30 cattle are now grazing on the very top of Butser Hill. They have been on site since the start of July and are slowly working their way from compartment to compartment to help keep the important chalk grassland in favourable condition.

whereas the sheep will graze the sward very close, the cattle are better at browsing the shrubs, tree saplings and the longer coarse grasses. The cattle will between then consume over 1 tonne of forage each and every day.

Due to the rough nature of the grazing, particularly all the thorn bushes, the cattle do not have traditional ear tags as these can be easily torn out. Instead the tag, which must be carried by all beef animals to comply with DEFRA regulations, is attached through the loose skin on the dewlap.

A month ago there were 65 cattle and 400 plus sheep and lambs all grazing on the hill. However as we move towards the end of the year with its poor weather and low quality grazing the younger cattle have moved elsewhere and the bigger lambs gone to market.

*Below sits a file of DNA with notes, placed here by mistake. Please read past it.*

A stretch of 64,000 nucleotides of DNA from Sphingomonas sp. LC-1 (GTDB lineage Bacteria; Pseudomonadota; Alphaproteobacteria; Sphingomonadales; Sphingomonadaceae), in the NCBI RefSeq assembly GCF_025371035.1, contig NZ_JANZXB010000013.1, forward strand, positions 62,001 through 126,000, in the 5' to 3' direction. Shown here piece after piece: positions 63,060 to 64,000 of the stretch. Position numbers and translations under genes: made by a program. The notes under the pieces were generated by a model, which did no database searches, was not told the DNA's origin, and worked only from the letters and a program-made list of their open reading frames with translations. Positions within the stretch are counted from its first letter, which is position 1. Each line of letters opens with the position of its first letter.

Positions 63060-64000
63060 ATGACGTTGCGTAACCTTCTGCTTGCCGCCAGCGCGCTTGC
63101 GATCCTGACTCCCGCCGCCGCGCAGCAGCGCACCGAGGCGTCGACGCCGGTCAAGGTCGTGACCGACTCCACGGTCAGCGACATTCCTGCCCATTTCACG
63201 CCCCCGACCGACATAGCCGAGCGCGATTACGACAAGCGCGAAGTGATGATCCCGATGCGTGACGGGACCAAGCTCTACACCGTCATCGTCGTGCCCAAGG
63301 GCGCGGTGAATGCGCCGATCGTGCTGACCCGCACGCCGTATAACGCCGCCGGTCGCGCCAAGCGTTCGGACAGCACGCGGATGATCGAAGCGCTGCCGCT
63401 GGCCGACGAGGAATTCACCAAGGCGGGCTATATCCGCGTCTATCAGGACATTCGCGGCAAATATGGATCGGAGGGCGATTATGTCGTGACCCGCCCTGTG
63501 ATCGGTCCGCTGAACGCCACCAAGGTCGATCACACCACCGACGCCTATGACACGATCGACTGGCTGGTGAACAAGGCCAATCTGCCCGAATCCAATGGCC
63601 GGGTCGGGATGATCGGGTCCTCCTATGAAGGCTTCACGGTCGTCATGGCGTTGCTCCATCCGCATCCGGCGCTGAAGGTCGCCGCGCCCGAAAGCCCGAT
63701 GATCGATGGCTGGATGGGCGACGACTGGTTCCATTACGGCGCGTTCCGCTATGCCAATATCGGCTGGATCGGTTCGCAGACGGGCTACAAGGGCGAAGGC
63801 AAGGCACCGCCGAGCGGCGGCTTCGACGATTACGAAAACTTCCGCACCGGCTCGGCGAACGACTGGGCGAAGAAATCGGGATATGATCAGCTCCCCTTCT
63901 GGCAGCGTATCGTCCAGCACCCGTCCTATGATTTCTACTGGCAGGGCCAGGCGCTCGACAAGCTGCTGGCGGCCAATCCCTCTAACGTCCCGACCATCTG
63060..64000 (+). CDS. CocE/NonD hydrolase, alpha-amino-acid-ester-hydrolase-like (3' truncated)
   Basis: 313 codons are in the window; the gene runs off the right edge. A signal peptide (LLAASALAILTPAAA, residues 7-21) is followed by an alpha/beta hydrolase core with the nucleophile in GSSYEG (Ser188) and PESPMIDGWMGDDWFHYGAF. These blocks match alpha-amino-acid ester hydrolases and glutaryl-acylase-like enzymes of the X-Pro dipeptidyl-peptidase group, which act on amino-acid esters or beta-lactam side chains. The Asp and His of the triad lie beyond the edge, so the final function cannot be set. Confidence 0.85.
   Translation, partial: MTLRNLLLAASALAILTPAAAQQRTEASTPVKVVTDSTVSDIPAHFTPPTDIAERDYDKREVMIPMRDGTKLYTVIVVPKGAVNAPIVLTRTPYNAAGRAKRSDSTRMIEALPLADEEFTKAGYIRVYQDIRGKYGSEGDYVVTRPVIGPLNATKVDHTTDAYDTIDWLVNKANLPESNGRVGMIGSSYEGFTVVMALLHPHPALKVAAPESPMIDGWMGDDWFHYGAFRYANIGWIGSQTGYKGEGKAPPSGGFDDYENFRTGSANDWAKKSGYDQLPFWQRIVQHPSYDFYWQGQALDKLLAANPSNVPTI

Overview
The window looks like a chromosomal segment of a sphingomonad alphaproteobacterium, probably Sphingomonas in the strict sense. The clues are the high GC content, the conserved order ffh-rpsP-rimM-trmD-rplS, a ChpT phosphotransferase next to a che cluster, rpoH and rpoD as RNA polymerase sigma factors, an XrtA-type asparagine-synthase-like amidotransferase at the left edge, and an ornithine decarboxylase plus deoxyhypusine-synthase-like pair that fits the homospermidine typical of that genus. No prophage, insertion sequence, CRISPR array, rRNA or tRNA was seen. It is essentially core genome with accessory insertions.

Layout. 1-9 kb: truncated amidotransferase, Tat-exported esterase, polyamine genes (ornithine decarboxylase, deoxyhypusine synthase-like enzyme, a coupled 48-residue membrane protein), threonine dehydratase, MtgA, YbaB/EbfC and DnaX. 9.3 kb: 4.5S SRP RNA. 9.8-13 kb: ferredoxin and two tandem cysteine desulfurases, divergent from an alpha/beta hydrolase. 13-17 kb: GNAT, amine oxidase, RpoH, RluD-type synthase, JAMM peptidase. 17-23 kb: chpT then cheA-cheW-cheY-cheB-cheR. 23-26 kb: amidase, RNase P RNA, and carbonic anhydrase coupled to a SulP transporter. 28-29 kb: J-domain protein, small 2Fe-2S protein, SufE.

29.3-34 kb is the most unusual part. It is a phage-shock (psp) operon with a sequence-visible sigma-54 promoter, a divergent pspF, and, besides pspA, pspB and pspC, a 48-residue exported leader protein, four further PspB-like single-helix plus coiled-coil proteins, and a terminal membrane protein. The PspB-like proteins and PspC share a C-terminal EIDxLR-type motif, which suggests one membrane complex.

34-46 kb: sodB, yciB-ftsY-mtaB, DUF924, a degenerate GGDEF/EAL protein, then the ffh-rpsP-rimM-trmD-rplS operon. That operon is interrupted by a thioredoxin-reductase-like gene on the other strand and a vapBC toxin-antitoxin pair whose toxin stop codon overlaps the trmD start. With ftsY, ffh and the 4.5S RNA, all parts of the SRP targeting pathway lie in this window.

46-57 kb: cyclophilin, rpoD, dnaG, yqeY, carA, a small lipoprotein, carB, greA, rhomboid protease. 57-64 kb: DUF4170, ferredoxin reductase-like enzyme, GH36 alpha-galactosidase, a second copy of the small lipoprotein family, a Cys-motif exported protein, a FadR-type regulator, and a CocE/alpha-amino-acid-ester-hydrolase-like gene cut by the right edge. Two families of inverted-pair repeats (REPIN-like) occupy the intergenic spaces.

The livestock are all managed under a 5 year farm business tenancy by a family owned company called Rother Valley Organics which is based up the road in Rogate. The land and livestock are all registered as organic and the area is also designated as a National Nature Reserve.

The cattle are either pure or cross-bred Aberdeen Angus which are reared until they are 30-36 months old. When they are ready they are processed by the company’s own butchers.

Rother Valley have some 600 cattle which are managed as a closed herd, where all female breeding stock are home reared and the bulls are brought in having been carefully tested.

Beef, lamb and mutton are available from the Rother Valley web-site at